Creating Awareness of Eating Disorders

robyn hussa

By Robyn Hussa, Founder  of NORMAL

Five years ago I left my work producing and performing in professional theatre in New York City because of a single musical – nor.mal:

Based on the true story of a family struggling with an eating disorder, this musical really hit home for me. I never struggled with an eating disorder or mental health concern myself, but I knew so many others who had.

Loved ones, friends and family members had struggled with things like depression, alcoholism and other mental health concerns -- I guess I saw our lives woven into the fabric of the story, too.

At the time I came in contact with the musical, I “had a feeling” it would empower more women and girls.  Today – almost 6 years later – I am so glad I listed to that voice inside of my heart that said “go for it – see where this leads.”

Stepping Into The Void

Having avoided my instincts for the first 30 years of my life, I was now trying to listen to them.  But, in the case of this project, it meant that I would have to leave everything that I loved in order to uncover the truth of the journey.  I would have to leave the theatre company that I co-Founded, all of my friends, the “New York” lifestyle.  I stepped into the frightening void of uncomfortability -- jumping off that cliff into a foggy abyss of self-reliance. 

I had no idea where I’d land (or IF I’d land).   I just knew that every fiber of my being was telling me that I had to try… for reasons I didn’t even understand.

Following instinct was a new and somewhat frightening concept: in the past, I had followed my heart or my “gut” and experienced heart break or disappointment. Would it happen again?  Would I survive?  Of course.  I knew I would need to rely on a bit of faith – especially in myself – in order to see this through.

A True Story

nor.mal: the musical is a true story told from a mother’s perspective about her daughter’s anorexia.  When I produced the musical in New York in 2005 at Transport Group Theatre Company, it led to many audience members coming forward to “claim” their eating disorders, seek treatment and heal.

In 2006 (one year later), I would find myself working in residence at a high school in the Midwest.  One year after that, we would have created a national nonprofit organization to further the mission of educating about eating disorders, self-esteem and body image.

I would learn, during that time, that time that five of my closest friends and loved ones would enter therapy or treatment for an array of mental health illnesses or addictions – and I would have the privilege of meeting and working with hundreds of individuals and families who sought treatment as a result of the NORMAL In Schools program as well.

One of the students working on the NORMAL project in 2006, gave me an article published in SEVENTEEN magazine about a 20 year old teenaged girl named Alex DeVinny who lost her battle with anorexia in March of 2006.  I posted the article above my desk and looked to her each day for strength.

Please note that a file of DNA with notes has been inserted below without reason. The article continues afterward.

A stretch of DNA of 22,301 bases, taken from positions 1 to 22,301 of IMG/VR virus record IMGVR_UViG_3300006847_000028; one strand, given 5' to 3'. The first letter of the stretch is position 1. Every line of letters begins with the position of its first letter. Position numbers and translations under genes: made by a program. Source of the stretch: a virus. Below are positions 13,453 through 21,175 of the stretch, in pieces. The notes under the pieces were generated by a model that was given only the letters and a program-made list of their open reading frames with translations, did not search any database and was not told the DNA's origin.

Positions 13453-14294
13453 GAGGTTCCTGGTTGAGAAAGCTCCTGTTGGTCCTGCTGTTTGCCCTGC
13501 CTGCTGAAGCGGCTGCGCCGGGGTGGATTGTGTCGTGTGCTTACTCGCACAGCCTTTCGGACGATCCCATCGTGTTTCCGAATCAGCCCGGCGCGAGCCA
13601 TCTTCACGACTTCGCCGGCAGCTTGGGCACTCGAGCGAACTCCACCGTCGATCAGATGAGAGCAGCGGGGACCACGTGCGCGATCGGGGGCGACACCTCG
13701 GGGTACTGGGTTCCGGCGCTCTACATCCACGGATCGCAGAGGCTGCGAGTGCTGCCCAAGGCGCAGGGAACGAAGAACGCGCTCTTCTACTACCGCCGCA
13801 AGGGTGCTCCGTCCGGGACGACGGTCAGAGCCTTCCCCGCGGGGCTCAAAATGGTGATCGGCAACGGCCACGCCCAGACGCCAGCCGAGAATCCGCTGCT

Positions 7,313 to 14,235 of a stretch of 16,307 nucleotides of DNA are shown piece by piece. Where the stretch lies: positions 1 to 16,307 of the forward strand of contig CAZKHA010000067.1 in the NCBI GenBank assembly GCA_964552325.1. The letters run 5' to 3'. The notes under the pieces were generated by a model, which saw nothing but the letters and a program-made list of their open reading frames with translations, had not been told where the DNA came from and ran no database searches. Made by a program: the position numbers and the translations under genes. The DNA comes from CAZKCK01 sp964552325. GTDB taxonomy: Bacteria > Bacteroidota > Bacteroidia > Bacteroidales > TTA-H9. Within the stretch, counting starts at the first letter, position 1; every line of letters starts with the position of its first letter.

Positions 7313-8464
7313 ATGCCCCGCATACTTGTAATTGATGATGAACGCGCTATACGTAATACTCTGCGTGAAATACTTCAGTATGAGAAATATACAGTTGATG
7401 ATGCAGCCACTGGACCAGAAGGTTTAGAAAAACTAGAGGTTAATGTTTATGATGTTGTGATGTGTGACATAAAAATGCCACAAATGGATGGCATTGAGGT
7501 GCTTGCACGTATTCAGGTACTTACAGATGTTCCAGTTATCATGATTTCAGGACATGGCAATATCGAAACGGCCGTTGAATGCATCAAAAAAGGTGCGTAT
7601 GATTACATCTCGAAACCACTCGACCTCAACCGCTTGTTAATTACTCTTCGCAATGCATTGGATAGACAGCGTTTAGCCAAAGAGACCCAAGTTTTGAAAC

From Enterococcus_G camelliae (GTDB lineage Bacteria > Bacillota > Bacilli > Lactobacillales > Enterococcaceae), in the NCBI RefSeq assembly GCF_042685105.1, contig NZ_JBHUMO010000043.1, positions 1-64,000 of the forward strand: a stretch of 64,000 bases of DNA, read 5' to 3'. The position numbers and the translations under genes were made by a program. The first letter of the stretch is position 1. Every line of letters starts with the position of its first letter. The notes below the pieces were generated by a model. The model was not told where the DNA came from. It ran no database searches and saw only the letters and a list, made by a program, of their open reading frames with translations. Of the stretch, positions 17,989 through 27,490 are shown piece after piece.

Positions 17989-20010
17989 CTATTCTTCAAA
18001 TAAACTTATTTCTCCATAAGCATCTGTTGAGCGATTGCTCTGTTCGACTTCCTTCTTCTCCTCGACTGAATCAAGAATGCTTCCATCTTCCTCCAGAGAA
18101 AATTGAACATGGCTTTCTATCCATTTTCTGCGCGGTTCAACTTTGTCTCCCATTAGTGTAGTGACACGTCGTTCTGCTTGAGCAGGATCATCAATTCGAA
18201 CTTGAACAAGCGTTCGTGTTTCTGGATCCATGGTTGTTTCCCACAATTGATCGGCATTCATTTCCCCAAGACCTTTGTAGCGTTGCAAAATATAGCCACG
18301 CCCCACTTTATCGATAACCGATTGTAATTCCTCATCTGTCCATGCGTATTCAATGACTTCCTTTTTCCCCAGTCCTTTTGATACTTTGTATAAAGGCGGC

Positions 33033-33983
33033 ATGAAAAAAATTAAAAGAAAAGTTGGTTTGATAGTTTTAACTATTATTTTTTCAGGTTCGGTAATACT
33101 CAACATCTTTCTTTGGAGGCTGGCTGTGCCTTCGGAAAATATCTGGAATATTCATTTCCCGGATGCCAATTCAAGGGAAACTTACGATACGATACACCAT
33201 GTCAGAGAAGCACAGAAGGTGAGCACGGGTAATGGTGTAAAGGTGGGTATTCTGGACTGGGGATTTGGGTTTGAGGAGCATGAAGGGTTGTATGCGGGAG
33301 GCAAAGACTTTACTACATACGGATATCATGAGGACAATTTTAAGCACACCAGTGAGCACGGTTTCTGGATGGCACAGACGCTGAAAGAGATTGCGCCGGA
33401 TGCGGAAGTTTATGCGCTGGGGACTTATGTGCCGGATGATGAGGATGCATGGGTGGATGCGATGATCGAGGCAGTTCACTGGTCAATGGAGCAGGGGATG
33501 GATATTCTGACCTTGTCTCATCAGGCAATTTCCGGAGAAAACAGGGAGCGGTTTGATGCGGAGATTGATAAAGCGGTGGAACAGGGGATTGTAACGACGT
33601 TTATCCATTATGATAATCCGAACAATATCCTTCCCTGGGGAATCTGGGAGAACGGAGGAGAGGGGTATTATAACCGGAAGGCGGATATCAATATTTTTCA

About a year later, I happened to actually read the fine print at the bottom of the article.  Her family lived in a town about 30 minutes away from me.  Shortly thereafter, I met with them and learned the painful journey of Alex’s struggle and how they felt that the lack of proper medical training and research contributed to the death of their daughter.

Tragic Facts

The more I learned about the illness, the more I HAD to continue.  The more families I spoke with that lived in shame because of this illness, the more I worked.  Through the night.  Without pay.  I kept working.

Here are some of the facts I learned in the process:

New Resources

I turned to my own savings and retirement accounts and saw the NORMAL national nonprofit through the financial crisis of 2008, working out of my own home to create arts-based learning programs that could serve as resources in schools, universities and in treatment hospitals.  It was (and continues to be) the most humbling experience of my life.

This week, almost six years later, our organization launched a free film called “ED 101,” a 30-minute documentary  that  is the result of the five year journey and one that explores the four types of eating disorders through interviews, family testimonials and special performances by American Idol and Broadway performers. 

If you know someone who could benefit, or who might like to share in a little bit of the journey, please pass along this link to a set of educational resources that can help ED sufferers.

Robyn Hussa (@RobynHussa) is Founder and President of @NORMALInSchools a US-based nonprofit. Prior to her work, she was a professional actress and co-Founder of the award-winning @TransportGrp theatre company. She lives in NYC where she runs NORMAL , and teaches arts and mindfulness workshops to individuals in recovery.